3) 2,4-D (this is the active ingredient, included in thousands of weed-killing products, either alone or in combination with other compounds) — I recall a conversation I once had with Jim King, a likable enough marketing guy for Scotts, who said, “2,4-D has been the most tested pesticide on the market and it’s always been proven to be safe.” This is the same ingredient that has been banned for use in residential areas in almost 80 percent of Canada due to its health and environmental effects. Here are just a few tidbits from our own government’s web site: “2,4-D is both an excitant and a depressant of the central nervous system [Hathaway et al. 1991]. It is also a moderate skin irritant and a severe eye irritant [Parmeggiani 1983] . . . Acute overexposure of 2,4-D may cause sudden death due to ventricular fibrillation and cardiogenic shock. Animals exposed to large amounts of 2,4-D developed extreme stiffness of the extremities, incoordination, lethargy, stupor, and coma. Severe dilation and congestion of the blood vessels in the lungs, liver, and kidneys occurs; death is due to congestion of the liver and pneumonia [Hathaway et al. 1991; ACGIH 1991]. Moderate cumulative toxicity due to 2,4-D has been reported in animals by some authors [Parmeggiani 1983], but others report no pathological changes following low dose 2,4-D exposure in the diet [ACGIH 1991]. 2,4-D is mutagenic in a variety of animal test systems [NIOSH 1995]. It also has teratogenic and fetotoxic effects causing fetal growth retardation and skeletal abnormalities in rats [Rom 1992; Sax and Lewis 1989; NLM 1995]. IARC studies of the carcinogenicity of 2,4-D in animals have been inconclusive [NLM 1995]. Human exposure to 2,4-D has been associated with central and peripheral nervous system effects, liver and kidney damage, and death [NLM 1995; Hathaway et al. 1991; ACGIH 1991]. Several case control studies of soft-tissue sarcoma and lymphoma have suggested an increased risk among workers exposed to phenoxyacetic acid herbicides, including 2,4-D. . . . Acute exposure to 2,4-D has caused irritation of the skin, eyes, throat, and chest; nausea, vomiting, and diarrhea; muscle twitching and weakness; swelling or aching of the extremities; numbness; flaccid paralysis; hyporeflexia and hyperflexia; malaise, headache, and dizziness; low blood pressure; increased body temperature; loss of appetite and weight; malaise; stupor, convulsions, and death [Hathaway et al. 1991; Parmeggiani 1983]. Protein in the urine has also been reported following acute exposure [ACGIH 1991].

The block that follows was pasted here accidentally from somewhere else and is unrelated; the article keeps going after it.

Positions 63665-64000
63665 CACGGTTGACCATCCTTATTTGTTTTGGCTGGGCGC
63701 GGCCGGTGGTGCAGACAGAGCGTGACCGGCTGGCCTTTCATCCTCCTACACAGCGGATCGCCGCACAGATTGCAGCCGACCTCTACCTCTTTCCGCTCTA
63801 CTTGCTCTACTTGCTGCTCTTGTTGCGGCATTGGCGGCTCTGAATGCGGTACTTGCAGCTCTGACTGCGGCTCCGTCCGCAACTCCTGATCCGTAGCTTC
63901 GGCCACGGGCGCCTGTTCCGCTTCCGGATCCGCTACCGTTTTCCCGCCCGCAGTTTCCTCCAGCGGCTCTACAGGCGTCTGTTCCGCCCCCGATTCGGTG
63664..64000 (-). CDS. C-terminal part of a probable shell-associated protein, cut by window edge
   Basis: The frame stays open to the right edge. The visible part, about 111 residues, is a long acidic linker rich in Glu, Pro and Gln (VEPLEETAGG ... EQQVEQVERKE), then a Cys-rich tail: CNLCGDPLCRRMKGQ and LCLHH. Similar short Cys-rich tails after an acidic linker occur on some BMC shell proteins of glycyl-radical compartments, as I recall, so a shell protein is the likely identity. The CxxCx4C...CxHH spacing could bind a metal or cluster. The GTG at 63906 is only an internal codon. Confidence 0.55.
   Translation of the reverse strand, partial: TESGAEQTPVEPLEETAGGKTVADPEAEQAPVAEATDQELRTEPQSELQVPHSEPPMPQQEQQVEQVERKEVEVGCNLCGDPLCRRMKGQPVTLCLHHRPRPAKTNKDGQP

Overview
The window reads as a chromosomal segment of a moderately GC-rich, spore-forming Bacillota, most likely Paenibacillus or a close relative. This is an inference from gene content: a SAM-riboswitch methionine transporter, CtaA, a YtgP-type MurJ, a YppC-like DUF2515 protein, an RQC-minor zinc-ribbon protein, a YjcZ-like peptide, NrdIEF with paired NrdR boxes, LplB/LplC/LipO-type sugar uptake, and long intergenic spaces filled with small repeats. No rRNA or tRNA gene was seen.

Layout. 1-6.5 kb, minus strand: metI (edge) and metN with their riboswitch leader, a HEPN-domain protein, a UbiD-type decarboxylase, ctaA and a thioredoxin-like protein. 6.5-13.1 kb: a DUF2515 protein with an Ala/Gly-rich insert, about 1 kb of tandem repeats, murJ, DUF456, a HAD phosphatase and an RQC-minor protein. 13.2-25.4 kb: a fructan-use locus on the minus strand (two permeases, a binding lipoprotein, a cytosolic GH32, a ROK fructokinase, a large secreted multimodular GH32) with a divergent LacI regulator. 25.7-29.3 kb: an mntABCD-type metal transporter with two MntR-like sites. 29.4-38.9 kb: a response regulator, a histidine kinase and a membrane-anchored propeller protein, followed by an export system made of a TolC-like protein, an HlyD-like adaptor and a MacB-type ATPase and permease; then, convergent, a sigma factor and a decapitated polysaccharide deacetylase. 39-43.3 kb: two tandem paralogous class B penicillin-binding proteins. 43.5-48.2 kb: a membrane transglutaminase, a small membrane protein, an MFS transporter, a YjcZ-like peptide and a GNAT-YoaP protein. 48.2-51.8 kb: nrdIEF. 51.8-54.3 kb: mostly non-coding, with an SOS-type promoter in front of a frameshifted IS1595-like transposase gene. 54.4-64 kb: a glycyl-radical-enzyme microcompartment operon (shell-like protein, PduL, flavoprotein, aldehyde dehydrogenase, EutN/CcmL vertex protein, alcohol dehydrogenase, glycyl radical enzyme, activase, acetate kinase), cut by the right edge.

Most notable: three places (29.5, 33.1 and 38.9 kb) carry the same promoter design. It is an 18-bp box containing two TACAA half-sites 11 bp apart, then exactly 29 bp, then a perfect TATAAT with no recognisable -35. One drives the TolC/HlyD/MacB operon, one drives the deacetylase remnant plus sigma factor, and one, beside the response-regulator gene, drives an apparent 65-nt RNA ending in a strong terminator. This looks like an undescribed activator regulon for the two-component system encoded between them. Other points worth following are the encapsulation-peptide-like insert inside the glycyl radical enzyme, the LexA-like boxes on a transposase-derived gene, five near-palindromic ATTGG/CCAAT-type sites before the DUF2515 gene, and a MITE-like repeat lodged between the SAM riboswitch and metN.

That’s some great reading, isn’t it?
But, then, here was my answer to the junior high school student:
“First of all, it is illegal for a manufacturer of a pesticide to make safety claims, because the minimum safety threshold cannot be determined. Secondly, you must always consider the source of your information. Here is the Material Safety Data Sheet produced by Ortho (a Scotts-owned brand) on 2,4-D:
POTENTIAL HEALTH EFFECTS
EYES: No adverse eye effects are expected from product contact.
SKIN: This substance is not expected to cause prolonged or significant skin irritation. If absorbed through the skin, this substance is
considered practically non-toxic.
INGESTION: If swallowed, this substance is considered practically non-toxic.
INHALATION: If inhaled, this substance is considered practically non-toxic.
“Now, son, if you believe a word of the MSDS sheet produced by Ortho, please see this web site from the U.S. government on 2,4-D: http://www.osha.gov/SLTC/healthguidelines/2_4d-dichlorophenoxyaceticacid/recognition.html#healthhazard.”